Some may argue that talk, discussion and education are necessary precursors to cultural change and real action – and that is true. Some say that words are the catalyst for the personal changes that lead to changes in individual actions.

All that is true as far as it goes, but without real actions on the part of government the status quo will remain. Talk does not produce change. Action does.

And then there is that one huge factor we love to ignore in Barbados when we speak of change, that one part of the equation that successive governments have failed miserably at: the leading role that laws and the rule of law play in changing culture and individual actions.

Want To Change Our Society? Establish Good Laws and Enforce Them Justly For Everyone.

When the USA and Canada wanted to stop public smoking and smoking in general for well-found reasons of public health and cost, not a whole lot happened until various levels of government started to change their laws to prohibit smoking in public places and in the workplace. Some jurisdictions enacted laws that even prohibited smoking in one’s own car if children were present.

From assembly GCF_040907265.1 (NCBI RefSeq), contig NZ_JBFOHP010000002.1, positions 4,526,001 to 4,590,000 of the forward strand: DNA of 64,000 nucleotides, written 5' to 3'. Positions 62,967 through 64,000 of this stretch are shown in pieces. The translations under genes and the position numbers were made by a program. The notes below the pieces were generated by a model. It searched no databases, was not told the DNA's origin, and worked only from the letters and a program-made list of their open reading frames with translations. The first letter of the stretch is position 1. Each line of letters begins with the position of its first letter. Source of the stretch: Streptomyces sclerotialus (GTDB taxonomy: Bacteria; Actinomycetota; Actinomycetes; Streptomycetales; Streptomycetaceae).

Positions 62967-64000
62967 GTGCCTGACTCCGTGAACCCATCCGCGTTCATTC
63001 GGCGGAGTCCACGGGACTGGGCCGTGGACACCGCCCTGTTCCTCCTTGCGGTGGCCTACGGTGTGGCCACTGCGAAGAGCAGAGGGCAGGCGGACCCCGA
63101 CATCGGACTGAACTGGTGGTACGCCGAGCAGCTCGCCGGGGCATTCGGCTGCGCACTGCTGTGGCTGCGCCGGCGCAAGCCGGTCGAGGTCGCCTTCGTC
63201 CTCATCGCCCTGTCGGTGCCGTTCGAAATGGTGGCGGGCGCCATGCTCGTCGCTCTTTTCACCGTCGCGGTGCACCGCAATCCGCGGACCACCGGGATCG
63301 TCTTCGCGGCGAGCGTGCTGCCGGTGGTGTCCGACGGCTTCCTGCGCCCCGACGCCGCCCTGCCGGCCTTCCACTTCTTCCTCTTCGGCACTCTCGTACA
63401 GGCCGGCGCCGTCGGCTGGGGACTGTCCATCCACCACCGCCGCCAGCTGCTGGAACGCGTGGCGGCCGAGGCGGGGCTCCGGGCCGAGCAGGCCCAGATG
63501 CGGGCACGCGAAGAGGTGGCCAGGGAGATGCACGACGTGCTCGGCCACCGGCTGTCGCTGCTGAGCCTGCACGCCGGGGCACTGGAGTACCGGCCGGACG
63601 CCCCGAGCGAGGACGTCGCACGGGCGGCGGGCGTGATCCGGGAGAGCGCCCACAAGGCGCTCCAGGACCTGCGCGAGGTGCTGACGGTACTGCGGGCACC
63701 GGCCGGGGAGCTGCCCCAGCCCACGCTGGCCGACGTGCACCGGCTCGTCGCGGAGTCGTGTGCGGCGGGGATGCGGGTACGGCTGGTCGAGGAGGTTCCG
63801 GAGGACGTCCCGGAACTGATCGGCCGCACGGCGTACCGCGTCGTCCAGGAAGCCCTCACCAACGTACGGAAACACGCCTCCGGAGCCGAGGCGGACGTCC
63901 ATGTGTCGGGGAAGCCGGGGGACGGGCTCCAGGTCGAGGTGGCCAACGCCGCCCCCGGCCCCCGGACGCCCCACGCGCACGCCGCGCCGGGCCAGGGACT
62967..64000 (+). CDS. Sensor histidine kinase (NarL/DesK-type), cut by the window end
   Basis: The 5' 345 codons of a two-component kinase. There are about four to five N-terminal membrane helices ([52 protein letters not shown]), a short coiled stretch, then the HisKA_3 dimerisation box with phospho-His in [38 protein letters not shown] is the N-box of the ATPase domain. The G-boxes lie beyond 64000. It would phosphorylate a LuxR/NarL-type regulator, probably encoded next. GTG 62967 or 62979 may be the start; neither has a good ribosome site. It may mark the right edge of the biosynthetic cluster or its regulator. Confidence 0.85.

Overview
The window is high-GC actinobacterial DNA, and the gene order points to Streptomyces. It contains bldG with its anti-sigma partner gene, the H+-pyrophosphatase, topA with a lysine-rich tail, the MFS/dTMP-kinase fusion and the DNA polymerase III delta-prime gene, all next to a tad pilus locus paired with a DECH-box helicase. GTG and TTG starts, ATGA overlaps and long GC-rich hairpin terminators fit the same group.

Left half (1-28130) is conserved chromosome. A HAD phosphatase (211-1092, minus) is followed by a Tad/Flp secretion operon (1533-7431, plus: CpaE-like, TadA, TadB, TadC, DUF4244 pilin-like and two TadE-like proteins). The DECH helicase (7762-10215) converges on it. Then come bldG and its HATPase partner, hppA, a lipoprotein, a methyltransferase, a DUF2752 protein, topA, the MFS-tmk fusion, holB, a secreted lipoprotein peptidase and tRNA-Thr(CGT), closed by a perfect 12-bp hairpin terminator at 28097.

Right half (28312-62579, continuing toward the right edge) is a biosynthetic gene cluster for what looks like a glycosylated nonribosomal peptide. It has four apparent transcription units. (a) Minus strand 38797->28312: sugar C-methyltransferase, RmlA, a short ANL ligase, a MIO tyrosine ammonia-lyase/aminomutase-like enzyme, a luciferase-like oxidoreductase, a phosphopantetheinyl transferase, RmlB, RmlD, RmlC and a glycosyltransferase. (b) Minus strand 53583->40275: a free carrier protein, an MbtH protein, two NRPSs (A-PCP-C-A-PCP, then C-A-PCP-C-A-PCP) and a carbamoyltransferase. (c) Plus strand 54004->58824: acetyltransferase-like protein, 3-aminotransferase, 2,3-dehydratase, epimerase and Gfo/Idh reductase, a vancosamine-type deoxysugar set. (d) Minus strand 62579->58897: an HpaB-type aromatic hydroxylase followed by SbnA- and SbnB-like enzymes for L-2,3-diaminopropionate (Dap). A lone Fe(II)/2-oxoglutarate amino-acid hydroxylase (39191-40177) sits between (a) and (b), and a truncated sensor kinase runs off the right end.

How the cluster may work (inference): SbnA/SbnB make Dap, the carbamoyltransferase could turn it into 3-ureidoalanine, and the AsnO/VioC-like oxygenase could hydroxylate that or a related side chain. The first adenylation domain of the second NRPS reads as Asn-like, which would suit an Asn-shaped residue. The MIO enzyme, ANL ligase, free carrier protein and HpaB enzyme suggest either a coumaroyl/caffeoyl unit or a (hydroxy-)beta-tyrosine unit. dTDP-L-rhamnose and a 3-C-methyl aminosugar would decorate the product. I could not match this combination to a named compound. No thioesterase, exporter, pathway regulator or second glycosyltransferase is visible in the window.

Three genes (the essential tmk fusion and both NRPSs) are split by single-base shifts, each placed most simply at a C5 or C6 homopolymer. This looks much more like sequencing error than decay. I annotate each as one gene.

And people stopped smoking.

Changes in laws led the way for societal change. The same was true for the cultural and attitude shifts that took place about wearing seatbelts, drinking and driving and wearing helmets on motorcycles and bicycles.

These changes saved lives and millions of dollars in health costs – but it took changes in the laws before the people embraced the underlying cultural changes.

The USA and Canada use laws to make cultural changes because their governments know that laws are generally respected by citizens and fairly enforced by authorities. In short, laws can change culture in the USA and Canada because the rule of law is respected.